Food Chains and Food Webs

Interactions in our Environment
Learning Goals:
 Describe a food chain and the effect of losing a
part of that chain.
Success Criteria:
 I can describe a food chain/web and discuss what
happens when one part of the food web is lost.
All energy in ecosystems originate with the
sun. As we learned last lesson, plants absorb
energy and turn it into foods such as sugars
and starches.
Animals eat the plants and the energy is
Carnivores and omnivores eat those animals
and energy is again transferred.
Food Chain (def): A sequence that shows how
energy and nutrients are transferred from one
organism to another in an ecosystem.
The number of “links” in a food chain can
vary, but it always starts with a producer and
ends with a consumer.
2 links
5 links:
In real ecosystems, food chains are not that
Producers (plants) are usually eaten by many
different consumers (animals) which in turn
can be eaten by many other animals.
Food Web (def): A model that shows how
food chains in an ecosystem are connected.
In your group, create a food web.
Work together to think of as many plants and
animals as possible that will be part of your web.
Animals/plants must be realistic and links
must be accurate (e.g. A bear does not eat a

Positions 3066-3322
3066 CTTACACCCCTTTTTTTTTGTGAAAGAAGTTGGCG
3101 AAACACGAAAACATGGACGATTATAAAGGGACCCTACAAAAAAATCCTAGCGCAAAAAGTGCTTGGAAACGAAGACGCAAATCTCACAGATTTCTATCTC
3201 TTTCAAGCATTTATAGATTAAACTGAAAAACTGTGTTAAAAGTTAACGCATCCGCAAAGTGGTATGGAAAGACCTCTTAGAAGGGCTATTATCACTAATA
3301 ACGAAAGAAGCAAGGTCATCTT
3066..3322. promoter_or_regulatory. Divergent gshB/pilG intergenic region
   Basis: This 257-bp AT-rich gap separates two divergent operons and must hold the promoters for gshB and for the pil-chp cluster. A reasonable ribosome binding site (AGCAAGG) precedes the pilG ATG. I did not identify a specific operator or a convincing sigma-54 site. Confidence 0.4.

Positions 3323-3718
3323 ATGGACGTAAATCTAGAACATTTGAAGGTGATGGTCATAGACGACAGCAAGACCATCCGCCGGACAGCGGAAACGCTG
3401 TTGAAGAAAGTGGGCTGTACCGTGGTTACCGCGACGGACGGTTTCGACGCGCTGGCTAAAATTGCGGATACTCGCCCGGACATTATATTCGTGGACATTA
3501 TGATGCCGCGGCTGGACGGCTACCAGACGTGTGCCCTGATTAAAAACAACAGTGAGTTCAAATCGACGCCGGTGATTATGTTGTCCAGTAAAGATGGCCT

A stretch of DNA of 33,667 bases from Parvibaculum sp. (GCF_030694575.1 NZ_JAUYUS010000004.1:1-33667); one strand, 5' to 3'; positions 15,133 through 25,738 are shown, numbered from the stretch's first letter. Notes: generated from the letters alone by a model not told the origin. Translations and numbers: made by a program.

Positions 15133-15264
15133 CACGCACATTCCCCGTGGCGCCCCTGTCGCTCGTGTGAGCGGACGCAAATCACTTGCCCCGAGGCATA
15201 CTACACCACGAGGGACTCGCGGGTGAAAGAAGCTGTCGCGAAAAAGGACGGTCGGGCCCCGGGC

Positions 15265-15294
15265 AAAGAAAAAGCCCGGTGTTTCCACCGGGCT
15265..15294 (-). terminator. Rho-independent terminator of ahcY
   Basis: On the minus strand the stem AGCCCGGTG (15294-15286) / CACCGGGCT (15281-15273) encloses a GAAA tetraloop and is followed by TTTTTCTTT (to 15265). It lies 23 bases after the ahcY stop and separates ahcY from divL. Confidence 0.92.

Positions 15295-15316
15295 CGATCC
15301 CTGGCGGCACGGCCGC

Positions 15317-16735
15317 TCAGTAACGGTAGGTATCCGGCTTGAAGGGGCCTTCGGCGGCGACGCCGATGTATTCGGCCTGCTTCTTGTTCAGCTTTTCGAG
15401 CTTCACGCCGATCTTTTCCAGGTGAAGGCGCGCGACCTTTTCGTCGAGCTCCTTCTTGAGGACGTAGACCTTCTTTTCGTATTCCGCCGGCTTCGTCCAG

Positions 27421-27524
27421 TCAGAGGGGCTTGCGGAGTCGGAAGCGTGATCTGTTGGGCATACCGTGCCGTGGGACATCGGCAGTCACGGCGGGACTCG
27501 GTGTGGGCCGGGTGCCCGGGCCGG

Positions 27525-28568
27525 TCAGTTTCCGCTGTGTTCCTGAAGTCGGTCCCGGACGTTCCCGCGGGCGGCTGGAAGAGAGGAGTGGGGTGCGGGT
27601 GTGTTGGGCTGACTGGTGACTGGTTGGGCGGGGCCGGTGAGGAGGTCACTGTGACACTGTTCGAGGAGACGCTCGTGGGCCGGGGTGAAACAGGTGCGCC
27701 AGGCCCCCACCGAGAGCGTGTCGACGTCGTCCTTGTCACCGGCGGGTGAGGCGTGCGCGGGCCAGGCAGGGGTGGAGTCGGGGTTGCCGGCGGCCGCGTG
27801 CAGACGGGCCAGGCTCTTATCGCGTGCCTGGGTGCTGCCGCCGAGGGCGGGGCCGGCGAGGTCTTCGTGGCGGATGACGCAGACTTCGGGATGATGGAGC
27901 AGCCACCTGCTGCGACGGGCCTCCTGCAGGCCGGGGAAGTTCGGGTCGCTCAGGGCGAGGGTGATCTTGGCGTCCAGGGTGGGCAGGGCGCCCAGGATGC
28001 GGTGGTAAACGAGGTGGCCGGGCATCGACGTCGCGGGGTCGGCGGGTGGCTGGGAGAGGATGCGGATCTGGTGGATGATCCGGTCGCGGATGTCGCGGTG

 You must identify your ecosystem!
 Your group will have 8 minutes to make your
web. Be ready to present.
 Which group will have the most connections?
What happens when
one species is
eliminated from the
(Discuss as a class)
If one species is eliminated (e.g. goes extinct)
it affects the other species in that food web.
Sometime other species will die or they may
find an alternate source of food.
When any part of a food web is changed the
flow of energy is affected in a food web. We
will be studying energy flows next.
Food Chains, Food Webs and Energy
Pyramids in Ecosystems
Food chains/webs show how energy moves
from one organism to another but they do
not show how the energy is used.
Work with a partner to find the important
information and make jot notes about the
information on pages 132-134. (Hint: divide
the information into headings, following the
text and use diagrams to help you illustrate
and understand)

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